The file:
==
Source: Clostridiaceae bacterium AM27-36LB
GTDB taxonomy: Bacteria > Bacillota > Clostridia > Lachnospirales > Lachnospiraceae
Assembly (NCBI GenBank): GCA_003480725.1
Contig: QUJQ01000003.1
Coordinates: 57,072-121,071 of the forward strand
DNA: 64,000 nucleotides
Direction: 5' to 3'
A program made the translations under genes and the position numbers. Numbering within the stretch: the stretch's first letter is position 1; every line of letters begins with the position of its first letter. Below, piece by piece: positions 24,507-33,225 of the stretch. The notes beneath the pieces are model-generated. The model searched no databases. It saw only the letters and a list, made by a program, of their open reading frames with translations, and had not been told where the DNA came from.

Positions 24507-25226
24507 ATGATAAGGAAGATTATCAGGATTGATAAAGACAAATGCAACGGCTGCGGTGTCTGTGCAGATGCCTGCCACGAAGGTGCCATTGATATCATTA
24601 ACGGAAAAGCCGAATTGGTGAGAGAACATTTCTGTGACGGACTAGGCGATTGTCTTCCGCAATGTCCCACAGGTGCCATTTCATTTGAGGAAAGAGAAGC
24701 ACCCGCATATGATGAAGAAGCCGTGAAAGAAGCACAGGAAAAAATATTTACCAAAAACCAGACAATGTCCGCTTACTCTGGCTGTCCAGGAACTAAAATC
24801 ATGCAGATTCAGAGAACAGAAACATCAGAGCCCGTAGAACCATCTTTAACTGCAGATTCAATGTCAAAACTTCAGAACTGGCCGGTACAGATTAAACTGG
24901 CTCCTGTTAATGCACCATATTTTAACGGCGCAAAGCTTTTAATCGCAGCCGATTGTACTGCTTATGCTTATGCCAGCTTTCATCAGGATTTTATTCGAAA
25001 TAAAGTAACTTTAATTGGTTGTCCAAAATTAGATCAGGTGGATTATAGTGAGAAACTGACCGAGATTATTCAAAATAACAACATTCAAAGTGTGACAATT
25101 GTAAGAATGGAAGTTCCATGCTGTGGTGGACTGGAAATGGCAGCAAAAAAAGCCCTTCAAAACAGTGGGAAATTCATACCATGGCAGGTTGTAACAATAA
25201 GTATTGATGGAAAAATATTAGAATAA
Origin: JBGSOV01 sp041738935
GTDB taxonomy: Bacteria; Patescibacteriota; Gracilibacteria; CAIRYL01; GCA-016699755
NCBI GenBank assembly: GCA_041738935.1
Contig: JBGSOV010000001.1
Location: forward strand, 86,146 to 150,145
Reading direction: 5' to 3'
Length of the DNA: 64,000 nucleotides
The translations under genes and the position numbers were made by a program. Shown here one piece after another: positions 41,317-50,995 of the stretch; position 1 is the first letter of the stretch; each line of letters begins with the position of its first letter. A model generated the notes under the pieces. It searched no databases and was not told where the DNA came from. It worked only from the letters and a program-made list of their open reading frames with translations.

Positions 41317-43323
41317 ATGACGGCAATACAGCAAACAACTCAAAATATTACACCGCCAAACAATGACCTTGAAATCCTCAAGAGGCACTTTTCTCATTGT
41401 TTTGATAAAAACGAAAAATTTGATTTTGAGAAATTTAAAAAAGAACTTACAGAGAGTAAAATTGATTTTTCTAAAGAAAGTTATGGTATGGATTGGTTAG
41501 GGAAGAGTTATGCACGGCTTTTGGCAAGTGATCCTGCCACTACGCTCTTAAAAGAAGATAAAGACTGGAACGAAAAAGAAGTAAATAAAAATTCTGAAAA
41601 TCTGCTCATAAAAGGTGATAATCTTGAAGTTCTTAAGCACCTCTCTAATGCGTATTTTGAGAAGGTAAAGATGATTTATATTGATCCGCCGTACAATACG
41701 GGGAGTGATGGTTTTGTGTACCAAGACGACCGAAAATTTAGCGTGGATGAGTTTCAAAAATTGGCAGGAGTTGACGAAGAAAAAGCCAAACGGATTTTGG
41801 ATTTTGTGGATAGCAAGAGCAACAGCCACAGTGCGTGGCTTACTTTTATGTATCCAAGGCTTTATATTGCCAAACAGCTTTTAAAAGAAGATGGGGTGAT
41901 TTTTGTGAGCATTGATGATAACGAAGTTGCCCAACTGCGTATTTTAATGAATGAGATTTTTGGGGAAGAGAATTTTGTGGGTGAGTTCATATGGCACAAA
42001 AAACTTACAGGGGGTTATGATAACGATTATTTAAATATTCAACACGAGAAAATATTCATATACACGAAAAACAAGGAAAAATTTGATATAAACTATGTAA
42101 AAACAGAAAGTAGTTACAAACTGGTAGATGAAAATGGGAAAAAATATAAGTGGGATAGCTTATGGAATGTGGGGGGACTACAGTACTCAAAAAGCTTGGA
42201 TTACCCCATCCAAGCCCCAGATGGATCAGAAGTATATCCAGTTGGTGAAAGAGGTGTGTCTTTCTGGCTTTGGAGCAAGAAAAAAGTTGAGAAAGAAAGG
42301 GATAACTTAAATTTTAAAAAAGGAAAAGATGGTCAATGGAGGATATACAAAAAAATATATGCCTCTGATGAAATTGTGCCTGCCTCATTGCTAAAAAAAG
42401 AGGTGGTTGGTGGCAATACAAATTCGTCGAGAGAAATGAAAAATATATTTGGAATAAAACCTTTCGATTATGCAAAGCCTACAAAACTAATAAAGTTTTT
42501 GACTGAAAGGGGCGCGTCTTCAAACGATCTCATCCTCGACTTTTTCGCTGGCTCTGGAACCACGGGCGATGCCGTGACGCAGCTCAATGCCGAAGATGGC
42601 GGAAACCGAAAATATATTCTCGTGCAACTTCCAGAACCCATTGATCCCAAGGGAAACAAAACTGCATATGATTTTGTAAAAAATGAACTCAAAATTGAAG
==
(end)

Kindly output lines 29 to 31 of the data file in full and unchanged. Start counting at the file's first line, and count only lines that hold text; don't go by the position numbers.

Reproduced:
41501 GGAAGAGTTATGCACGGCTTTTGGCAAGTGATCCTGCCACTACGCTCTTAAAAGAAGATAAAGACTGGAACGAAAAAGAAGTAAATAAAAATTCTGAAAA
41601 TCTGCTCATAAAAGGTGATAATCTTGAAGTTCTTAAGCACCTCTCTAATGCGTATTTTGAGAAGGTAAAGATGATTTATATTGATCCGCCGTACAATACG
41701 GGGAGTGATGGTTTTGTGTACCAAGACGACCGAAAATTTAGCGTGGATGAGTTTCAAAAATTGGCAGGAGTTGACGAAGAAAAAGCCAAACGGATTTTGG